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Wine Hotline Hits the Road: Burgundy


With so much history surrounding Burgundy, I was thrilled that my first trip to France would start here. As we walked through the streets in the heart of Beaune, I was fascinated by the exquisite 15th century architecture, specifically the Gothic design of the Hospices de Beaune.


Binny's Burgundy

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Wine Hotline Hits the Road: France Part III


Binny’s South Loop Wine Manager Don Sheil continues with his notes from the Rhone. Find previous entries on the Binny’s Blog here and here.


Domaine Saladin


We visit Domaine Saladin located in Saint Marcel d’Ardeche. This is a new label for Binnys, just arriving in stores a few weeks ago. Another impressive operation managed by patriarch Louis Saladin’s daughters, Elizabeth and Marie-Laurence Saladin. These ladies produce beautiful, pure, understated wines from hand picked grapes on land that has been farmed organically pretty much since the dawn of time. Meaning, they farm the same way they always have, organic before organic ever got popular. The wines are bright and remarkably restrained. The 2011 Paul, a co fermented blend of grenache and clairette blanche, shows the lift of fresh red berries with hints of citrus and spice box. The Cheyveron is also nicely balanced. The Per El (“For Her”) blanc, created by Louis for his wife who prefers white wine, is a sublime blend of 5 varietals aged in stainless steel vats.


Domaine Saladin

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Wine Hotline Hits the Road: France Part II


A group of Binny’s wine people traveled to the Rhone Valley in France, joined by legendary importer Peter Weygandt. Check out day one from Binny’s South Loop Wine Manager Don Sheil here. He continues to share his experience:


Wine Barrels


We spend time at Domaine Les Aphillanthes, near the village of Rasteau, with vigneron Daniel Boulle. We tasted several interesting wines – the 2011 Rasteau 1921 Cuvee is epscially good (2010 here). The name refers to the year the vines were planted – aromas of blackberry, licorice and Provencal herbs abound. The finish is long and the flavors complete across the palate.


Wines of Domaine Les Aphillanthes

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Hot New Vintages From France (That Aren’t Bordeaux)


   For several months the 2009 Bordeaux en primeur campaign consumed the spotlight. Now that the fervor has died down, we can again focus on French wine that mere mortals can afford (meaning me … French wine that I can afford). The good stuff:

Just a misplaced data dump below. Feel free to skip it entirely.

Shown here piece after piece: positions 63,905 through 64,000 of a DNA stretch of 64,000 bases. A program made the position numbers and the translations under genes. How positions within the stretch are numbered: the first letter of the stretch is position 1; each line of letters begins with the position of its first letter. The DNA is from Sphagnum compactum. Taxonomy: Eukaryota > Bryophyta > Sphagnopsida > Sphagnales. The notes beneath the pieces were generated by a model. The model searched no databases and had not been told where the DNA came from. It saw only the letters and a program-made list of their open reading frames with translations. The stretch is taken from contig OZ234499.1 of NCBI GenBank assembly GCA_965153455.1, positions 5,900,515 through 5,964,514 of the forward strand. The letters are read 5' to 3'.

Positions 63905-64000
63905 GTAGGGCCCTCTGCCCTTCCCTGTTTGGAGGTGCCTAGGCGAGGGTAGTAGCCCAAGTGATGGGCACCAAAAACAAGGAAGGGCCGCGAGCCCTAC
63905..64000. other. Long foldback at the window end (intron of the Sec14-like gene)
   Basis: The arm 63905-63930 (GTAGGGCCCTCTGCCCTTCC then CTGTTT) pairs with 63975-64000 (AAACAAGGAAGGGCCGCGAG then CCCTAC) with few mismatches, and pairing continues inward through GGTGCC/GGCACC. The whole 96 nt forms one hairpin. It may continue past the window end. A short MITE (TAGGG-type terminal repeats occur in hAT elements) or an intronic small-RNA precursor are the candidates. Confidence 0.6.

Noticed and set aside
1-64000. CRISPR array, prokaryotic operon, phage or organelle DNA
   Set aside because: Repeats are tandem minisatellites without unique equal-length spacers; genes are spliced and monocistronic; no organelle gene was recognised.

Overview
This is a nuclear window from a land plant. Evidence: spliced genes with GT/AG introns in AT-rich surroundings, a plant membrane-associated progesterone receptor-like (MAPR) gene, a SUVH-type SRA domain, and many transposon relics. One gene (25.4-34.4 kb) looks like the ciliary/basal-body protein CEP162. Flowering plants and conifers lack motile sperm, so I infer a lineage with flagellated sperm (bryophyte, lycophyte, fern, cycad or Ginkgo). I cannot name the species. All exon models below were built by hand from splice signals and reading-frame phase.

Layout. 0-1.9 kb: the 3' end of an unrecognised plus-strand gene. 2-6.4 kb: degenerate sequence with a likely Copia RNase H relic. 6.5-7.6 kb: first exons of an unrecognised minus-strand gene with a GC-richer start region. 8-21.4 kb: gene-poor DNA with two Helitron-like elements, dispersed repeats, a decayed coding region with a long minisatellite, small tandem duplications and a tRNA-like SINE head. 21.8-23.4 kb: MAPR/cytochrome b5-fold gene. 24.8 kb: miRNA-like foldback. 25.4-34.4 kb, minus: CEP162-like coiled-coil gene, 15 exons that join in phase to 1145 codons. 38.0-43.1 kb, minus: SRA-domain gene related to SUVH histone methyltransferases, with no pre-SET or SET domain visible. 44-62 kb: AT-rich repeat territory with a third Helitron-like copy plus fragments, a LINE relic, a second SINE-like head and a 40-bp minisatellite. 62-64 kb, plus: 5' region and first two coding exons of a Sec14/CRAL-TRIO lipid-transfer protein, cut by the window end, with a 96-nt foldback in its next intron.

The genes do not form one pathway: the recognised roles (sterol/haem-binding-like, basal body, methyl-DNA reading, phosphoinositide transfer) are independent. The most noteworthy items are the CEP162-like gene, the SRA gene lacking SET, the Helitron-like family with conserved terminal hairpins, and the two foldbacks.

2009 Cru Beaujolais

   I’ve been pleasantly surprised by all the press Beaujolais has been receiving lately. The region holds a special place in my heart despite (or because of?) the fact that it has this uncool quality with wine snobs. Outside of Beaujolais Nouveau and Villages, there’s some really interesting wine coming from the region.

   2009 was a pretty amazing vintage throughout France, Beaujolais included. The warm and sunny summer allowed the gamay grapes of the region to fully ripen, balancing gamay’s signature acidity with full fruit notes. One of our esteemed wine guys describes the vintage: A game changer. No one has had gamay as good as this in ages.

   We do have a fair number of the ’09s in now, and expect more when they’re available. Will the 2009 vintage save the region’s reputation? Probably not, but you still don’t want to miss out on these exceptional wines. Compared to the monolithic, heavy, tannic wine coming from so many other regions around the word, Beaujolais offers something fresh and new, or at least tremendous values to rediscover.


2008 Burgundy

   Also hot in the wine press and just arriving at Binny’s are the 2008 Burgundies. A scary vintage at the time, 2008 started with a rainy spring that stretched into a rainy summer. Mold growth threatened the grapes until a dry Indian summer, offering plenty of time for grapes to ripen late into the fall. The result? When 2008’s are good, they’re great.

   I’ve only been able to taste a few, both red and white, mostly from Louis Jadot. These wines are spectacular, showcasing complex herbaceous notes (in the reds) with tight fruit and focused acidity (in both the reds and whites). The reds show tightly wound red raspberry fruit and brambly, drying herbaceous qualities integrated with medium tannins and acidity. The whites are monolithic, focused like laser beams. I’d love to tuck away a few bottles of the amazing Gevrey Chambertin les Estournelles Saint Jacques or Corton Charlemagne, but with my budget, the Cote de Beaune Villages and Santenay Clos de Malte Blanc both offer great insight into the vintage’s personality at more affordable prices.


By the Way

   Though the energy of the campaign has passed, we do still have select 2009 Bordeaux futures available. So if anybody out there is asking about my wish list this year, futures would be a pretty cool stocking stuffer. Just sayin’.

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